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India resents UNGA President’s remarks about Kashmir

Foreign Ministry of India stated that ‘unwarranted references’ were made with respect to Jammu and Kashmir

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India on Friday expressed “strong opposition” to the “unwarranted references” made by the UN General Assembly (UNGA) head with regard to Indian-administered Jammu and Kashmir.

UNGA President Volkan Bozkir had addressed a news conference along with Pakistan’s Foreign Minister Shah Mahmood Qureshi in Islamabad on Thursday and stated he encouraged Pakistan and India to resolve the issue through peaceful means.

The ministry said that the UNGA president’s remarks that Pakistan is “duty bound” to raise this issue in the UN more strongly “are unacceptable”.

“We express our strong opposition to the unwarranted references made with respect to the Indian Union Territory of Jammu and Kashmir by the President of the United Nations General Assembly (PGA) Volkan Bozkir during his recent visit to Pakistan,” India’s Ministry of External Affairs spokesman said.

Read more: UNGA President appreciates PM Khan, FM Qureshi’s role in raising Palestine issue at int’l level

Bozkir on Thursday called on the parties involved in the Kashmir dispute to refrain from changing the status of the disputed territory.

“As the minister [Pakistan Foreign Minister] mentioned, and also compared to two important things, I think the two problems are of the same age, Palestine and Jammu and Kashmir, and I fully agree that this is the case,” he said.

“Nor indeed is there any basis for comparison to other global situations,” the Indian spokesman said.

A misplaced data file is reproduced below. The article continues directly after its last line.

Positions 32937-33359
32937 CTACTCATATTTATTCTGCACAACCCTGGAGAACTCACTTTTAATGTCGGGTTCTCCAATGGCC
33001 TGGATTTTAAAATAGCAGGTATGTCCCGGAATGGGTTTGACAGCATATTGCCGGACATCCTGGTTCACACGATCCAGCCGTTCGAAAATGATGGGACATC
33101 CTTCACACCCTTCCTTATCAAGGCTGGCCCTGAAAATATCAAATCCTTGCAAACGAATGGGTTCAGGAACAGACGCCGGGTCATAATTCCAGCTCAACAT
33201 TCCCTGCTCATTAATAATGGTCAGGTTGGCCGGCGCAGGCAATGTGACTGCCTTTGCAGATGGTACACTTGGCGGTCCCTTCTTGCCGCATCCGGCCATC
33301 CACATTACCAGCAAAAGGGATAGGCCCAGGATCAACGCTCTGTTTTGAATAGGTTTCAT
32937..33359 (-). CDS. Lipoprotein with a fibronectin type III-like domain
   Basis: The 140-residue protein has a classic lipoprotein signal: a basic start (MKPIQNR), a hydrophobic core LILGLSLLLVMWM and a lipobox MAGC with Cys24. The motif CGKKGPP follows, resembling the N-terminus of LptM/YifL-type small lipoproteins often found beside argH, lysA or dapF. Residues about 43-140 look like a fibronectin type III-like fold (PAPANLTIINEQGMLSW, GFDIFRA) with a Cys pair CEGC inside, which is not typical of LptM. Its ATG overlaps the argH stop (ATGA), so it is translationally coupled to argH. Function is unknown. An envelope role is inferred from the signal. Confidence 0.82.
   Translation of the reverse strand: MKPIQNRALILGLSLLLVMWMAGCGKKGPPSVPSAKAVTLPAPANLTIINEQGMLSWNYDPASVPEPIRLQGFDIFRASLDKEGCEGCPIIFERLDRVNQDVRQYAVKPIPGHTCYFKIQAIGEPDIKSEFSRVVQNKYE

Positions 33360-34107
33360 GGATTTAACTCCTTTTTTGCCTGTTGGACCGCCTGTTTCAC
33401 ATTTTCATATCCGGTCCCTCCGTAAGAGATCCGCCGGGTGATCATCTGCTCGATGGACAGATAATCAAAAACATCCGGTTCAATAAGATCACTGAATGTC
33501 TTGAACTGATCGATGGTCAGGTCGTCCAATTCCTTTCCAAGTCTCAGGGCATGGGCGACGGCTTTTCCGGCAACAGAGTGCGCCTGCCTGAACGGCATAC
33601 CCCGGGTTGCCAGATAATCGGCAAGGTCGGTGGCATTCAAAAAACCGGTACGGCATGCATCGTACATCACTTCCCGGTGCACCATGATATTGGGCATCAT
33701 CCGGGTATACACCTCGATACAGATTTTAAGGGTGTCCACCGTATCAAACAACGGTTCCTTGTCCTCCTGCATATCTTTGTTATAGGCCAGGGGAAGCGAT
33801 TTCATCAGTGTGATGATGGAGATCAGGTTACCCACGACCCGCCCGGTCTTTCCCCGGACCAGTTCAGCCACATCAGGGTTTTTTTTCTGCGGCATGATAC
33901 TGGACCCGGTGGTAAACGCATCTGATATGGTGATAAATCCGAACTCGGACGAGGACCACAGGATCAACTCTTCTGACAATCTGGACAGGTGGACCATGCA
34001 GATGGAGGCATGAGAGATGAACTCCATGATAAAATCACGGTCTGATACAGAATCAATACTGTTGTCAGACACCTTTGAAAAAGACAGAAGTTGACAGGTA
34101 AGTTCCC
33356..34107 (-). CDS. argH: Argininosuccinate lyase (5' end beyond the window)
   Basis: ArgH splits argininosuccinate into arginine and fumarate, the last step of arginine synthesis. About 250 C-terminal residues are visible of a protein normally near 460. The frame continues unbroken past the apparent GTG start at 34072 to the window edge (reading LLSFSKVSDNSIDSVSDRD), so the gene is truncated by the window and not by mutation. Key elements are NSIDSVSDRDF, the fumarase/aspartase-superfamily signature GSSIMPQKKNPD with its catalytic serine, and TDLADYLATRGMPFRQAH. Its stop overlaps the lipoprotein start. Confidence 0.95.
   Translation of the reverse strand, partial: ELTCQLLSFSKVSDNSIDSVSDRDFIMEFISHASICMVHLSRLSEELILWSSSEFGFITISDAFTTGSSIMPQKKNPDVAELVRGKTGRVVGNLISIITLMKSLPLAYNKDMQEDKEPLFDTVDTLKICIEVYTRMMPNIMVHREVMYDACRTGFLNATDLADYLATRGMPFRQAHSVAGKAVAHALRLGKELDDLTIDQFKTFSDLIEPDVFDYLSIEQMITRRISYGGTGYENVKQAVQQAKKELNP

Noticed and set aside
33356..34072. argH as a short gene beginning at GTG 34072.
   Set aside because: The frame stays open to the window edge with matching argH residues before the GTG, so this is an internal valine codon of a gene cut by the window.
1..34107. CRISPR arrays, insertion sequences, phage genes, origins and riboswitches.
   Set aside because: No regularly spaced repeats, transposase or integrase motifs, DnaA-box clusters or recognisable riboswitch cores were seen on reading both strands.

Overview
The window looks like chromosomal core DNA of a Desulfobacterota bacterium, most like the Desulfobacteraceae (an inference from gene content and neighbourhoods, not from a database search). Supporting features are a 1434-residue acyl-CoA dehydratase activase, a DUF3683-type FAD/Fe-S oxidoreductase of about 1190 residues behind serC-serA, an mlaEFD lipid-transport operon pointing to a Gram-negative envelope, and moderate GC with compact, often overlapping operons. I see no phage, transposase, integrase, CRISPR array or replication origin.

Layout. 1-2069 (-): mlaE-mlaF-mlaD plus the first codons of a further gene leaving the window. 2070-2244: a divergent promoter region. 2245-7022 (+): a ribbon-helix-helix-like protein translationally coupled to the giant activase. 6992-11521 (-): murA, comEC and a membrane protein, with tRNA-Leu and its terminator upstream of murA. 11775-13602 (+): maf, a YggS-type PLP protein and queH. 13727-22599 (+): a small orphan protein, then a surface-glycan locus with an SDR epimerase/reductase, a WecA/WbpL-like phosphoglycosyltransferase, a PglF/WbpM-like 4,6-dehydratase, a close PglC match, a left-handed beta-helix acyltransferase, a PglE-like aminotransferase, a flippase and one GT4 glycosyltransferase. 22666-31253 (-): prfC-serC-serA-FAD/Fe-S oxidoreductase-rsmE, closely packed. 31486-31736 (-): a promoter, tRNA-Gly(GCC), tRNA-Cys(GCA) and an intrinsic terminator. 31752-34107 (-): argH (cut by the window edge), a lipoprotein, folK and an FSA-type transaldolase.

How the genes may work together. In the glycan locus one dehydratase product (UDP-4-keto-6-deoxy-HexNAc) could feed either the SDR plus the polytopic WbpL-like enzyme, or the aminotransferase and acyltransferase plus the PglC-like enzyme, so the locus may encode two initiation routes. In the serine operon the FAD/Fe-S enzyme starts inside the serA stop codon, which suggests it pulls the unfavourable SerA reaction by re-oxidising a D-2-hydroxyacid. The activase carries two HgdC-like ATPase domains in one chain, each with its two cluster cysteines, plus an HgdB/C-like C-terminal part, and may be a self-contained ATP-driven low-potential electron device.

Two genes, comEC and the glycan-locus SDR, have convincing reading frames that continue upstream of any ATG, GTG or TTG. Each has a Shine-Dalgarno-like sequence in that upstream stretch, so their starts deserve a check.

According to India’s Ministry of External Affairs, “when an incumbent president of the UN General Assembly makes misleading and prejudiced remarks, he does great disservice to the office he occupies.”

“The PGA’s behavior is truly regrettable and surely diminishes his standing on the global platform,” the spokesman noted in the statement.

Disputed region

Kashmir is held by India and Pakistan in parts and claimed both in full. A small sliver of Kashmir is also held by China.

Since they were partitioned in 1947, the two countries have fought three wars — in 1948, 1965 and 1971 — two of them over Kashmir.

Some Kashmiri groups in Jammu and Kashmir have been fighting against Indian rule for independence, or unification with neighboring Pakistan.

Read more: Bloodshed in Kashmir reminds of Britain’s bloody colonial past: Chinese FM spokesman

According to several human rights organizations, thousands of people have reportedly been killed in the conflict in the region since 1989.

On Aug. 5, 2019 the Indian government revoked Article 370 and other related provisions from its Constitution, scrapping the country’s only Muslim-majority state with its autonomy. It was also split into two federally administered territories

Anadolu with additional input by GVS News Desk

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